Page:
It found that 30% of 18-24 year olds turn to Facebook for their news at some point during the week compared to only 12% who turn to Twitter. That seems a little surprising at first, but as others have already said it was where many first heard the news about Osama Bin Laden’s death. Only yesterday we herard that the Italian prime minister Silvio Berlusconi denied he was resigning on Facebook.
Still, I always think of Twitter first for news, but that is clearly not true for a great many young people.
Lightspeed Research surveyed 1000 people about their news consumption via their online panel during October. The results showed that sources of news vary depending on the time of day, with TV dominating in the morning, and radio on the commute to and from work.
TV is king again at home in the evening, with Facebook now almost on a par with radio (10% vs 11%) for evening news. However, Facebook is starting to become a source for news for those who look online for updates.
At the moment younger consumers are the most likely to turn to social networking sites for their news, but getting a news update on Facebook is not just limited to 18-24 year olds. While 3% of all respondents first see their news on Facebook in the morning, the figure rises to 9% of 18-24 year olds and 4% of all respondents access Facebook for news while commuting, increasing to 11% of 18-24 year olds, and 10% of all respondents source news from Facebook once they are home in the evening, rising to 23% of 18-24 year olds.
The myriad of new devices available from which news can be accessed has altered consumption habits, with more people using laptops, mobile phones and tablets to obtain timely updates throughout the day while on the go.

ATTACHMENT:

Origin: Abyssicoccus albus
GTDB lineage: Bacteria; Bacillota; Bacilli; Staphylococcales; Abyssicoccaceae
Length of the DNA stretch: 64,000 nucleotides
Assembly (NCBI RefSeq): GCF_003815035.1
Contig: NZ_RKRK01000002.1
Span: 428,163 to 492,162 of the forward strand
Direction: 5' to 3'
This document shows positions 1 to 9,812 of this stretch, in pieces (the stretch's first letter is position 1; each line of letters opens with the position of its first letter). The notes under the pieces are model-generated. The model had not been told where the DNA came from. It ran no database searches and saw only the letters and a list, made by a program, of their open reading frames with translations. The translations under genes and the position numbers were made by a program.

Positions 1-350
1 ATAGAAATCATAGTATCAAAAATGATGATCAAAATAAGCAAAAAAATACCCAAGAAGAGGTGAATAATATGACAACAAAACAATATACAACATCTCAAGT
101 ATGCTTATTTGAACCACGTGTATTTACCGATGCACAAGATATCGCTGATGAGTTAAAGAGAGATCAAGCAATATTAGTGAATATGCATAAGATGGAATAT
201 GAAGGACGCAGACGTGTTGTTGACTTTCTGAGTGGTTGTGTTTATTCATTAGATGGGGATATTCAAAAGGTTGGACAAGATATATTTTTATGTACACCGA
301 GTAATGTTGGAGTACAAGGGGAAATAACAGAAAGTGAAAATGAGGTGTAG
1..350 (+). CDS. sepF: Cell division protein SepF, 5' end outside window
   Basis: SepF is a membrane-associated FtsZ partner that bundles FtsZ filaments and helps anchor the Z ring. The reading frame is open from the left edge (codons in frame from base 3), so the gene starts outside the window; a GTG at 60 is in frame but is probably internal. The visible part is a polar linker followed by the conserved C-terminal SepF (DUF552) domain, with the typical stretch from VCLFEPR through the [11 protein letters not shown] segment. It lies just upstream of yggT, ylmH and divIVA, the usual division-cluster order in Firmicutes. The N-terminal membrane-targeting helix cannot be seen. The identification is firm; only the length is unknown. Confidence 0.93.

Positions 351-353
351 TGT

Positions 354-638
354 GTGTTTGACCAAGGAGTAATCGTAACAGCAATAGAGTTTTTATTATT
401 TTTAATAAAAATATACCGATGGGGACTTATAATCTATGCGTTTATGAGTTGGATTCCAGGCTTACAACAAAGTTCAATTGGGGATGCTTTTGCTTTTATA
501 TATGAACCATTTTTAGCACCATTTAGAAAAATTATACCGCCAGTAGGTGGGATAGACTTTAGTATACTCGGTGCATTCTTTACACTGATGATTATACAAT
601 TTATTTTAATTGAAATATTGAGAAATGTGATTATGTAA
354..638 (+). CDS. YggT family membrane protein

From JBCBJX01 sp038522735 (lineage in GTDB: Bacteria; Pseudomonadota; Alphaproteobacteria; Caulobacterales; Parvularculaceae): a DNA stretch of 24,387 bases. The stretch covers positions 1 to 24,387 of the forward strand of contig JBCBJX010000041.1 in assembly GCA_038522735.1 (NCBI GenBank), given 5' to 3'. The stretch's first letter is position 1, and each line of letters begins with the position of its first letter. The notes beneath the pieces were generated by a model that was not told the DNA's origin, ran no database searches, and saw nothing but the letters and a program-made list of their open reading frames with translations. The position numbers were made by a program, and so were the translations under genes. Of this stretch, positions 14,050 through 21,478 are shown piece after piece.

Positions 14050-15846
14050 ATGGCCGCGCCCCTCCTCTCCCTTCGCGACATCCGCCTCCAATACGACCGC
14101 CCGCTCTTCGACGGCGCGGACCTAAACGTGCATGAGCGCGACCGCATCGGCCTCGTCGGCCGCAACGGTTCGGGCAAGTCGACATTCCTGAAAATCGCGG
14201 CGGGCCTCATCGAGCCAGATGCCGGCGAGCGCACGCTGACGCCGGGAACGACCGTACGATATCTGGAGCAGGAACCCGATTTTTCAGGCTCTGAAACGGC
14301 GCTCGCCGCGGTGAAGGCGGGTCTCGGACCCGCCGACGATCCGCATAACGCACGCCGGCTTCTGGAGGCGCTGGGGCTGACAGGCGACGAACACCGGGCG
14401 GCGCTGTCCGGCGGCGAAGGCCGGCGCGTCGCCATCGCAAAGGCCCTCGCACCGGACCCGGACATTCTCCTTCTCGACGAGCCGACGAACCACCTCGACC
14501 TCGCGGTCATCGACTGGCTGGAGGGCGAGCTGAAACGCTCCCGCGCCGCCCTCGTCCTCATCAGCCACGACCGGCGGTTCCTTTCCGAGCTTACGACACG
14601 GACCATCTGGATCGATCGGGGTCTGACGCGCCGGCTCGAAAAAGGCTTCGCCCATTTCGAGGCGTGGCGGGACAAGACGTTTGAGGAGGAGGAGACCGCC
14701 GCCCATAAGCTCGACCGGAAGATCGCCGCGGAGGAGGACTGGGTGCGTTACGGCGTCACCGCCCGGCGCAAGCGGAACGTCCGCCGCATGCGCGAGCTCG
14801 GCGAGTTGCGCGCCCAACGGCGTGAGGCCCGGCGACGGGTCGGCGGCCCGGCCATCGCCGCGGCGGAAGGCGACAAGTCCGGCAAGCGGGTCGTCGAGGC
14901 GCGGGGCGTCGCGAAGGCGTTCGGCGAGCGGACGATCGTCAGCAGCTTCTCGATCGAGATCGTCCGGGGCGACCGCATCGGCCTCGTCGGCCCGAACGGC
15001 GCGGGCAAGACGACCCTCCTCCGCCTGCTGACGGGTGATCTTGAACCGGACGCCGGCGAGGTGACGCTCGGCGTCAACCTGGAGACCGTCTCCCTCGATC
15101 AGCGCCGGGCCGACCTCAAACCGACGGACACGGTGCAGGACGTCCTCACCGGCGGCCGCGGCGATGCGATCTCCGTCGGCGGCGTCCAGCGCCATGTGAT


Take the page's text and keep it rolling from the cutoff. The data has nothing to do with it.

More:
18-34s are increasingly turning away from more ‘traditional’ media when it comes to news. Only 38% say TV is their main source of news, with online news sources almost as popular (29%).
For one in ten Facebook is their main source of news. In fact, 16% of 18-34 year olds say they don’t watch news on TV at all, and neither do 12% of 35-54 year olds.
The research also highlights how different media channels are being used to supplement each other, with 74% going online to read more about a news story they heard on TV or radio.
Ralph Risk, Marketing Director of Lightspeed Research Europe, said: “What is revealing in this research is how the social networking phenomenon is impacting news consumption for everyone. It may not be that surprising that accessing news on Facebook is most popular with 18-24 year olds, but what we see here is how it is starting to become a news source for other age groups.
“By the end of an average day, 10% of all those we surveyed were turning to Facebook for news updates – that’s a significant proportion of people and a number we expect to continue to grow.
“What this research also illustrates is how important it is for media outlets to understand how consumers want to gather news and adapt their routes to their brand if they are to retain and attract readers.”